Anticoagulant use, especially warfarin, is considered a risk factor of intracerebral hemorrhage. Evidence for this association comes from various sources [7, 10]. It is important to note, however, that benefits of warfarin far outweigh the increased risk of intracerebral hemorrhage associated with it. Still, this demonstrates the urgent need for better risk stratification strategies in order to better balance the benefits and adverse events associated with warfarin use. Given that warfarin use has rapidly increased in the last decades, studies have also shown a drastic increase in intracerebral hemorrhage related to warfarin use [10], though this notion is contested by other studies [7]. The increased risk of intracerebral hemorrhage related with anticoagulants also extends to other coumarin derivatives, such as acenocoumarol and fenprocoumon, which are more often used than warfarin in European settings [29]. Data on other anticoagulants are scarce, though there is a suggestion of an increased risk of intracerebral hemorrhage related with direct thrombin inhibitors [30]. However, more data are needed before a more conclusive judgement can be made.

Likewise, a large meta-analysis showed that aspirin use increases the risk of intracerebral hemorrhage [31], though here too the benefits of aspirin far outweigh the potential risks associated with its use.

Genetic Risk Factors

Evidence for a genetic predisposition for intracerebral hemorrhage comes from family studies. Several single-gene disorders leading to intracerebral hemorrhage have been identified, and include familial cerebral amyloid angiopathy due to mutations in the APP gene and cerebral autosomal dominant arteriopathy with subcortical infarcts and leukoencephalopathy (CADASIL) due to mutations in the NOTCH3 gene [32]. However, these monogenetic disorders are rare and explain only a small proportion of the genetic predisposition of intracerebral hemorrhage.

Instead, the genetics of primary intracerebral hemorrhage are thought to be more complex with many other genes involved each with a small individual effect [32]. Because of their modest effect sizes, many of such genes are still unidentified. So far, only the APOE gene has been identified as a robust genetic risk factor for intracerebral hemorrhage. APOE is considered a strong risk factor for cerebral amyloid angiopathy and it is for a large part via this underlying etiology that APOE relates with intracerebral hemorrhage [27••]. However, APOE has also been shown to affect blood vessels via other mechanisms.

Apart from APOE, many other candidate genes have been implicated, although evidence for such genes has been limited. These genes include ACE, APOH, Factor VII and Factor XIII, and IL-6 [32]. The advent of genome-wide association studies, in which hundreds of thousands of genetic markers are tested concomitantly, provides a unique opportunity to identify additional genes with modest effects. The success and feasibility of genome-wide association studies has already been demonstrated in ischemic stroke and dementia [33, 34]. However, the necessity of having large sample sizes currently limits the full potential of genome-wide association studies for intracerebral hemorrhage. Nevertheless, CR1, a novel gene for Alzheimer’s disease identified using genome-wide association studies, has also been implicated in intracerebral hemorrhage [35].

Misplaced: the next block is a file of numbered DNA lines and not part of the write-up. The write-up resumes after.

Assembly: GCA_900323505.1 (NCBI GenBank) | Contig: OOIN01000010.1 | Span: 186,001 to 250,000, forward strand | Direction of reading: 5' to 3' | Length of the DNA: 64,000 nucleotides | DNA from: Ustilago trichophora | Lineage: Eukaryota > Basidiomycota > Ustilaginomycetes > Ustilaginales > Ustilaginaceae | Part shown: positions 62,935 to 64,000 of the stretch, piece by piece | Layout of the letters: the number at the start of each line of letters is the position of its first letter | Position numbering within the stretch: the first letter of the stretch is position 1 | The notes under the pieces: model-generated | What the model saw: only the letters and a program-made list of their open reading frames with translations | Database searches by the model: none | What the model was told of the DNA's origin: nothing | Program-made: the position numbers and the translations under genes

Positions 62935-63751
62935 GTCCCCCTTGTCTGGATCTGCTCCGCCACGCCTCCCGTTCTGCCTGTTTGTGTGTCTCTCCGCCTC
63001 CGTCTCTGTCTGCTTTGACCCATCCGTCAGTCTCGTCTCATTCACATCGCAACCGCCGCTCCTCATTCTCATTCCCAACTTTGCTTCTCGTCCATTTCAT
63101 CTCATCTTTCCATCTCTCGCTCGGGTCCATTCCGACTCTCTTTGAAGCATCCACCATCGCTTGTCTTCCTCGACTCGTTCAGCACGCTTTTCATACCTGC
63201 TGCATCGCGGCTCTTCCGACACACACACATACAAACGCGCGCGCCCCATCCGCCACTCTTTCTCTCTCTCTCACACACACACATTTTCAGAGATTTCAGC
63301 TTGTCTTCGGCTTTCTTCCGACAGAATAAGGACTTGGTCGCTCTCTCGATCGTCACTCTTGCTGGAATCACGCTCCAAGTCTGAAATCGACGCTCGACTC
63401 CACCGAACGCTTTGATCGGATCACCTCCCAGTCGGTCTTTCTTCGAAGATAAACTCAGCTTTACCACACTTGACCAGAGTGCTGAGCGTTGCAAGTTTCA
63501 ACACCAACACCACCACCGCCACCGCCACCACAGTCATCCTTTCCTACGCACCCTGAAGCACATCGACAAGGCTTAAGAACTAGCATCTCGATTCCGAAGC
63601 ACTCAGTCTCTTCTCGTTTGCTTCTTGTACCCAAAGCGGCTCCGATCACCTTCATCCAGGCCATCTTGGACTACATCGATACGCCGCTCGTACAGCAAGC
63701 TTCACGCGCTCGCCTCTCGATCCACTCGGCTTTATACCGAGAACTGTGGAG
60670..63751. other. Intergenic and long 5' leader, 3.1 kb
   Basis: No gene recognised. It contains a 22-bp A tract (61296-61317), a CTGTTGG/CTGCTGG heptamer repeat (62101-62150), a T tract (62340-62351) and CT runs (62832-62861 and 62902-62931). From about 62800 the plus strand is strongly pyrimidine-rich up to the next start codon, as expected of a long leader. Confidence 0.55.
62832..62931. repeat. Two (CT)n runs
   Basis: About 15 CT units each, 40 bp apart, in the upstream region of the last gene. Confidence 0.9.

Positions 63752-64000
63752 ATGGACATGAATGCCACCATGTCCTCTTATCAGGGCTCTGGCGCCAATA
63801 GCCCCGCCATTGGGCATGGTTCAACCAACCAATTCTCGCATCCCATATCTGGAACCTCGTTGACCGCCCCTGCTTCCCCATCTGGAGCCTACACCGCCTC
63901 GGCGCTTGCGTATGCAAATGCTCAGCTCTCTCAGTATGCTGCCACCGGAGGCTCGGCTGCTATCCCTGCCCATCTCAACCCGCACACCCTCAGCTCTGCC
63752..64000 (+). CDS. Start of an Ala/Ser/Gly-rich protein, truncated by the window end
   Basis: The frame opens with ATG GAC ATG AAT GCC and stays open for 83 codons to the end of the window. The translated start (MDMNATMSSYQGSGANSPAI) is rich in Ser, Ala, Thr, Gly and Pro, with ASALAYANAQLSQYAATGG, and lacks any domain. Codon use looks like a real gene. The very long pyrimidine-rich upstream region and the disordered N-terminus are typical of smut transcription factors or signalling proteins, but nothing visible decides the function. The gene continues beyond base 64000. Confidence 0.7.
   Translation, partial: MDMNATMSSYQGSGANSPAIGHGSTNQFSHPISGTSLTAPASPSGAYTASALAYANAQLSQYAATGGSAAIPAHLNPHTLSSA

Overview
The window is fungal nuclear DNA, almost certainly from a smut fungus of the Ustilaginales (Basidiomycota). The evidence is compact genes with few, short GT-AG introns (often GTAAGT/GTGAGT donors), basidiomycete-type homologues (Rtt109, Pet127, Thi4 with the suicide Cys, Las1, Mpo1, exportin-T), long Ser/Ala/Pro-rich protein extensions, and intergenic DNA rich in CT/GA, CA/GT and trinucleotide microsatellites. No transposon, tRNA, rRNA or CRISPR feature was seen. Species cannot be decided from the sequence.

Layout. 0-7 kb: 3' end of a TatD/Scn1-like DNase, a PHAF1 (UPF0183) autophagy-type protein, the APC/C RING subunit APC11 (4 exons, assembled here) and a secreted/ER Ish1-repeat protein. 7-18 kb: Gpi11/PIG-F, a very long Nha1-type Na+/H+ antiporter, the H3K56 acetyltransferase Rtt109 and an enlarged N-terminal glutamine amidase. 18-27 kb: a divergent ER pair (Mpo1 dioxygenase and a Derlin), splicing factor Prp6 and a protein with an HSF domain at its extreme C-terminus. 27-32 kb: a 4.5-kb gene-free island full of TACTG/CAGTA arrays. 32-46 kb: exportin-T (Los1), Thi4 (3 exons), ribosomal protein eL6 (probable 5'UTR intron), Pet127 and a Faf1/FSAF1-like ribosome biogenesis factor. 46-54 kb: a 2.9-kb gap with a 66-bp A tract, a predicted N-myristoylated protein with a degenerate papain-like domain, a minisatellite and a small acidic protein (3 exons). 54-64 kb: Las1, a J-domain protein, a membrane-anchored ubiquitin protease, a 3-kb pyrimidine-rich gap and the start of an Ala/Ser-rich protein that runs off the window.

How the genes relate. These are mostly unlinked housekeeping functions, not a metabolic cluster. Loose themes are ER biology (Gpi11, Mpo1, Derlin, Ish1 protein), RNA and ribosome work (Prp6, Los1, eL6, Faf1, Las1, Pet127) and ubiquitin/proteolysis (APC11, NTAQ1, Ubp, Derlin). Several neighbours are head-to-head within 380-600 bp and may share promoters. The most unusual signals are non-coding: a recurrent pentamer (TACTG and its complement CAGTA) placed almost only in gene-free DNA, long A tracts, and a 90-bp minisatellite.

Emerging Risk Factors

Apart from the aforementioned risk factors, for which associations are robust and have been established, there are several other putative risk factors for which a solid body of evidence is emerging.

Regular physical activity has been suggested to be protective of intracerebral hemorrhage, though studies have not shown conclusive evidence [16••, 36]. Dietary factors have been implicated in intracerebral hemorrhage, although it is still unclear which dietary constituents drive this association [19, 37].

Emerging evidence further shows that poor kidney function is a novel risk factor for stroke, including intracerebral hemorrhage [38]. This risk is not only restricted to patients with overt kidney disease, but seemingly extends to the general population. However, it is worth noting that not all studies find associations between markers of kidney disease and intracerebral hemorrhage [39]. This shows the need for further studies on this relationship.

There is also increasing interest in body-mass index as risk factor for intracerebral hemorrhage [40], though it is likely not a direct cause but rather an indicator of an underlying process. Interestingly, both low and high body mass index increase the risk of intracerebral hemorrhage [40].

Pre-Clinical Imaging Markers

Given the potential public health impact of early identification of persons at high-risk of intracerebral hemorrhage, many epidemiological studies have focused on identifying pre-clinical non-invasive imaging markers for intracerebral hemorrhage. We focus here on two promising markers that are related to magnetic resonance imaging (MRI) of the brain and retinal imaging.

Cerebral Microbleeds on Magnetic Resonance Imaging

In recent years, newer MRI techniques have led to the discovery of cerebral microbleeds [41•]. These are small loci of chronic blood products in brain tissue, caused by leakage of blood vessels. Studies have shown a high prevalence and incidence of these lesions, both in a clinical setting and in the general elderly population [42, 43]. Given the presumed overlapping etiology, microbleeds are of interest as putative precursors of intracerebral hemorrhage. In line with this, microbleeds are also categorized into deep and lobar according to the presumed underlying cause: there are compelling data relating lobar microbleeds to cerebral amyloid angiopathy and deep microbleeds to hypertensive vasculopathy [41•]. Recent studies have also found similarities between intracerebral hemorrhage and microbleeds with regard to shared risk factors, i.e. APOE, hypertension, and lipid profile [25•, 44]. However, not only is it of interest to investigate shared risk factors, but also to focus on non-overlapping risk factors and to assess to what extent these point towards a different pathology underlying microbleeds and intracerebral hemorrhage.